Even though I was excited to have such a great race, I was even more excited for Eric, Holly, and my dad, as this was their first 10k! I was so happy to watch my dad cross the finish line. He has been there so many times to watch me, and this time I got to watch him. I'm the proud one this time! Great job Dad!

Even though we should have been struggling to even walk from our Ironman four days earlier, Skyler and I both PRed at the 10k distance. I can't believe how fast Skyler ran! He's so amazing! 

Skyler 41:21 (6:41 pace) 1st in age group
Elise 46:06 (7:27 pace) 1st in age group

Wednesday, November 28, 2012

Post Ironman

I expected to be unable to roll out of bed the next day because that's happened plenty of times after a race. Or at least it should have hurt to walk downstairs (because walking downstairs is actually way worse than walking upstairs). But to my surprise I felt great!

I had worn full-leg compression tights to bed the night before, so maybe that had something to do with it. Or maybe my new running form is less painful than my old running form. Or maybe when you run a slow marathon it doesn't hurt as much. Who knows?! I am just grateful I could walk like a normal person the next day.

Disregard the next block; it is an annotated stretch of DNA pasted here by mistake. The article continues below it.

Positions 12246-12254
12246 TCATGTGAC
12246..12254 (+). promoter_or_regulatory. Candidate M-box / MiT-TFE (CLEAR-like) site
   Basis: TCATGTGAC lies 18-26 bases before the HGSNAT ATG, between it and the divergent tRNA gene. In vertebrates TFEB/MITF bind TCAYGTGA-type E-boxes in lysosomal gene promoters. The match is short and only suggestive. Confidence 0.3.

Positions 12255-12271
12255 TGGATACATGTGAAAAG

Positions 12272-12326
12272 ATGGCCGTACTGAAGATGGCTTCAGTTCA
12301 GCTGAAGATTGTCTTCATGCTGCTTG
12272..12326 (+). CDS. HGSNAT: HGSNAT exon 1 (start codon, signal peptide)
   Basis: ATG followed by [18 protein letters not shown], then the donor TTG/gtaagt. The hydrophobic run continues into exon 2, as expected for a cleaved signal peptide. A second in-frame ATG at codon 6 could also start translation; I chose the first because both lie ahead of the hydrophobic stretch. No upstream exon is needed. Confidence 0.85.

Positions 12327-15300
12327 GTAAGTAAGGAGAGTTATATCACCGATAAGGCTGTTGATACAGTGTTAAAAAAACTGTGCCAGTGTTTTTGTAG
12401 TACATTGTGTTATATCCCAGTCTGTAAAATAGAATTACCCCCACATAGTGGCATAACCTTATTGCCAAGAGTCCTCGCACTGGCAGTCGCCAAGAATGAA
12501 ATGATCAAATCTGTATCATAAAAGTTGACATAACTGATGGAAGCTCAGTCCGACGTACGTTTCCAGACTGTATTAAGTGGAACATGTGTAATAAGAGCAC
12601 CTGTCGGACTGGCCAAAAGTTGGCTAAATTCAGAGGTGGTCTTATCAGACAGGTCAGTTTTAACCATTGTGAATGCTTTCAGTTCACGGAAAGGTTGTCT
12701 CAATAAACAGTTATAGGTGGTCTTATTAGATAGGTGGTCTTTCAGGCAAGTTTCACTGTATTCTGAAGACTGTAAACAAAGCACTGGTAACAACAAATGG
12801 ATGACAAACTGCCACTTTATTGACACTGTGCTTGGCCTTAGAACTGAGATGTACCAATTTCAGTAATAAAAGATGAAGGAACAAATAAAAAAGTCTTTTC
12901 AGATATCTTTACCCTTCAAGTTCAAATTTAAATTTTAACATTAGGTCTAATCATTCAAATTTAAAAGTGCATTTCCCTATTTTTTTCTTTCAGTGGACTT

The only pain I had was from chafing from my wetsuit. My wetsuit is relatively new and seems to be a bit big in the arms. This results in chafing near the armpits. No biggie though.

The next day Skyler and I headed back to the race venue to purchase official Ironman finisher gear. You don't want to buy that stuff before the race because what if you don't finish. I bought stuff to wear every day of the week. Why not? I worked my butt off to complete this event and I want to have plenty to show for it.

Sadly, we had to head back home to California that morning. I would have like to have one more day to relax, but our little boy would be waiting for us when we got home. Or so we thought. My mom had taken him to Utah with her and their flight was supposed to get in at 8pm that night. Well, their flight was cancelled and I didn't get to see Des until Tuesday morning. Almost a whole week without my boy!

Our reunion was sweet and I spent the whole day just hugging and kissing him.

Monday, November 26, 2012

Elise Wallace, You Are an Ironman!